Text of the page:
In article <35248ABD.EA43C1EE at axess.com>, andrew <probro at axess.com> wrote:
>> Can someone tell me why garlic, ( Allium Sativium ) sometimes
>produces bulbs above ground, on the stem, while reducing the underground
Garlic varieties are classified horticulturally into 'softnecks' that
don't put up a seed stalk and 'hardnecks' that do. Hardneck garlics
often produce flowers, but they never develop seeds. Instead they
produce bulbils (bulblets?) vegetatively. There are strains of onion,
called top-setting onions, that do this sort of thing too. They are
sometimes called 'walking onions' because the stalk with bulbils falls
over and the bulbils root, spreading the plant. I've also seen ornamental
Allium species such as A.caeruleum, form a few bulbils among the florets.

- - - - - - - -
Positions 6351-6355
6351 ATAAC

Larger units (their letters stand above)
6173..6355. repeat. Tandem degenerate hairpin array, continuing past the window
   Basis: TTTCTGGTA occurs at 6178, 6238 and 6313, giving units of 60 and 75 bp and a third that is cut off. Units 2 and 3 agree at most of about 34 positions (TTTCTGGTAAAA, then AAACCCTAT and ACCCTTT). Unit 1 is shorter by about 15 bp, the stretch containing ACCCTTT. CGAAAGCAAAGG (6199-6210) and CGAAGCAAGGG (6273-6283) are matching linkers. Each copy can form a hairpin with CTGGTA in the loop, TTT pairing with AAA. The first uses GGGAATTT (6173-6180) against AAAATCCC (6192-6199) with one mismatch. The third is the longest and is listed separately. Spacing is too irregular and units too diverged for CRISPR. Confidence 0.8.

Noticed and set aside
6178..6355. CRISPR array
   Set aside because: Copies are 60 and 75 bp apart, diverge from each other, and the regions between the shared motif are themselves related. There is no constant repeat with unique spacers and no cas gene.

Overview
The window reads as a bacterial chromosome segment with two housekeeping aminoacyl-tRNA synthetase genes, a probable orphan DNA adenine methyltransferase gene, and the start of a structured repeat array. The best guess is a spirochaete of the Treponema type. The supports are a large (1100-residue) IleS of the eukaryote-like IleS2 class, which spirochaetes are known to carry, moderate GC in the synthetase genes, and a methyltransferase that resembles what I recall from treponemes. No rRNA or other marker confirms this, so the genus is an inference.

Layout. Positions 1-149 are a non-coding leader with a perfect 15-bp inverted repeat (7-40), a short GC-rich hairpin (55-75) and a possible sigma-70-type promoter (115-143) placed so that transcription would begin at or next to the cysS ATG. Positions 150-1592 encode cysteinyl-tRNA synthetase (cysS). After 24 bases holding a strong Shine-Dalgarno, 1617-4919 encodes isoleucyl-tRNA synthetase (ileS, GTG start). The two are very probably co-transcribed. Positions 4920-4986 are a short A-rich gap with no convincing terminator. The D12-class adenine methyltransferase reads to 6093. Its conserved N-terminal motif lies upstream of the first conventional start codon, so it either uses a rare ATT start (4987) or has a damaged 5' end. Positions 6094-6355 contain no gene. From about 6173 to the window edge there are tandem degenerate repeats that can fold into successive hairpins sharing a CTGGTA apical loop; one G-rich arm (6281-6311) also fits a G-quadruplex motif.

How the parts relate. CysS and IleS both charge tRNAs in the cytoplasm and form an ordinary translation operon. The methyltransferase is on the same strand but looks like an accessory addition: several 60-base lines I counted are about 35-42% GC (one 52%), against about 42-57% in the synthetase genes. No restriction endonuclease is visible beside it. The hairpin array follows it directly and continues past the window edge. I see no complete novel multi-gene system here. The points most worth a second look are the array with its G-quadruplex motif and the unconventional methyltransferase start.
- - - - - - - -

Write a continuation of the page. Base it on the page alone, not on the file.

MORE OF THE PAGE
Recently some scientists managed to get garlic seed by hormonal manipulation
and crossing with a proposed ancestor species of garlic.
It's mysterious that garlic has so many distinct varieties even though
it is propagated asexually. It seems to have been in cultivation all
over the eastern hemisphere for a very long time.
If you are referring to garlic cloves forming near the bottom of the stalk
but not inside the bulb, I've seen this happen when garlic is stressed while
it is growing, e.g. by drought.
You can get larger bulbs from hardneck garlic by cutting off the seed stalks
as soon as they come up. If you do it while they are still young and tender
they are good to eat. They are a delicacy in Vietnamese and some other east